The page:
2. Do nothing. That's it. That is the aim. It is harder than it sounds. In our hectic lives it is very difficult to truly do nothing. No listening to music, no reading, no daydreaming. Just being in the moment. The aim of being mindful is to be aware of what is happening right now. When you start to do this you realise it is actually quite a rare and special experience.

3. You don't need to close your eyes and sit cross legged.  While I'd recommend starting with your eyes closed and seated, it isn't essential. You can be mindful running, walking, even cycling once you learn the technique. It is a strange experience to try walking or running mindfully for the first time. This has helped me a lot with trail running.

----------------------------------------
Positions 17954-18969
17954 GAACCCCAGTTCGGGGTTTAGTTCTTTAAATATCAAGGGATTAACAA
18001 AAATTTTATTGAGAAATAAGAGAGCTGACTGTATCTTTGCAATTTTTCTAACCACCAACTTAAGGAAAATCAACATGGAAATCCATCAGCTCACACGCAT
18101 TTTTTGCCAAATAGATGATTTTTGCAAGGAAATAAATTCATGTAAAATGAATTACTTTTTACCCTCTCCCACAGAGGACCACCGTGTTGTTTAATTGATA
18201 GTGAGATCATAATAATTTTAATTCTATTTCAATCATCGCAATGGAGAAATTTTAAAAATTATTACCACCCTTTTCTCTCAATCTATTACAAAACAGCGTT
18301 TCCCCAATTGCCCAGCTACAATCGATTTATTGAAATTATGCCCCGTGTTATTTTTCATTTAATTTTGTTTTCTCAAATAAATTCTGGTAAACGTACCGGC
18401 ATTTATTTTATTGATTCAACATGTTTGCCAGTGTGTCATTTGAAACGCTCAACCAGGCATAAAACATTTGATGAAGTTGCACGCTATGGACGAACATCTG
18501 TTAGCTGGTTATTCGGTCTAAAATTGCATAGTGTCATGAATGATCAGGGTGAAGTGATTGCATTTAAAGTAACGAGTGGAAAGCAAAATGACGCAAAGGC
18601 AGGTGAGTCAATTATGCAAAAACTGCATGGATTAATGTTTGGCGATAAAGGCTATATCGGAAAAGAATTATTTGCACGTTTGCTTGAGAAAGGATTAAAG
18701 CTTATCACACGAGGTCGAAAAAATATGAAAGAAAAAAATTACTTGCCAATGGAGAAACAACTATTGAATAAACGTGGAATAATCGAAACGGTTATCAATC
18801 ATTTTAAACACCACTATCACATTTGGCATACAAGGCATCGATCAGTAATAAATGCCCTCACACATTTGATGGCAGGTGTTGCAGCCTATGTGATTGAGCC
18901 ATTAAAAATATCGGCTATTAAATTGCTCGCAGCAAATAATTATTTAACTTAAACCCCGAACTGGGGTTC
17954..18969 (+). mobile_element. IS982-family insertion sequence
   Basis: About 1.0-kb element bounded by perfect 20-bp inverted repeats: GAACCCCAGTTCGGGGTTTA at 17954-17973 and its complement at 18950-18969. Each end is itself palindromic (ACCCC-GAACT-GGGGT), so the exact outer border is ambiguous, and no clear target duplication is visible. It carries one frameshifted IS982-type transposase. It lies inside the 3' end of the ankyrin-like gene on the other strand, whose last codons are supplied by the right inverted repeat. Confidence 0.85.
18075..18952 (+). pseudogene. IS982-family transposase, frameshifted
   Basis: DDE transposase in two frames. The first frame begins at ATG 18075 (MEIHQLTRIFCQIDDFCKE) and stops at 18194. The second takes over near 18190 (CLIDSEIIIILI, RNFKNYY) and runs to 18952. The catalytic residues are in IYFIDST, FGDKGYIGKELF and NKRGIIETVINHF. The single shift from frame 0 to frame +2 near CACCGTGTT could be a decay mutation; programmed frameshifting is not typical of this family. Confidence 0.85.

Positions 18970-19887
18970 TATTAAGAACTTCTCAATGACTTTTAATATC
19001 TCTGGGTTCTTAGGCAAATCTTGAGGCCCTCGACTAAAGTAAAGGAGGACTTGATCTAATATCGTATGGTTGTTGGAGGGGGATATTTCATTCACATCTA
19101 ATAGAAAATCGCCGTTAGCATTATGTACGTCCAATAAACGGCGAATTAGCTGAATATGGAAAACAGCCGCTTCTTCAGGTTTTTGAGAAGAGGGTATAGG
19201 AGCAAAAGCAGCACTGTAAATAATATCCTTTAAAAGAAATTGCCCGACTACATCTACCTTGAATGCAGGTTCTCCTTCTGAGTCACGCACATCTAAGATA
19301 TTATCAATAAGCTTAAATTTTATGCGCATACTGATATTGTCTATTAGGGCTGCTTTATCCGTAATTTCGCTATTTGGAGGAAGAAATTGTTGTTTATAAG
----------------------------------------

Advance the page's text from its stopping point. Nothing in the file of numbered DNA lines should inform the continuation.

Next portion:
4. It isn't about stopping all of your thoughts. I originally thought meditation was about switching off all my thoughts, having a completely blank mind and finding Zen, despite not knowing what it meant. None of these things have really happened. What has happened is I've learnt to understand my thoughts and emotions more and am able to have much better control of them. This has been an incredibly useful skill to learn.

5. It doesn't take long. You don't need to sit for hours on end. You can see a huge benefit from taking as little as 10 minutes a day to be mindful. I started at 10 minutes and now choose to sit for 15 minutes every day. It can easily be built into our busy schedules.


Why do it?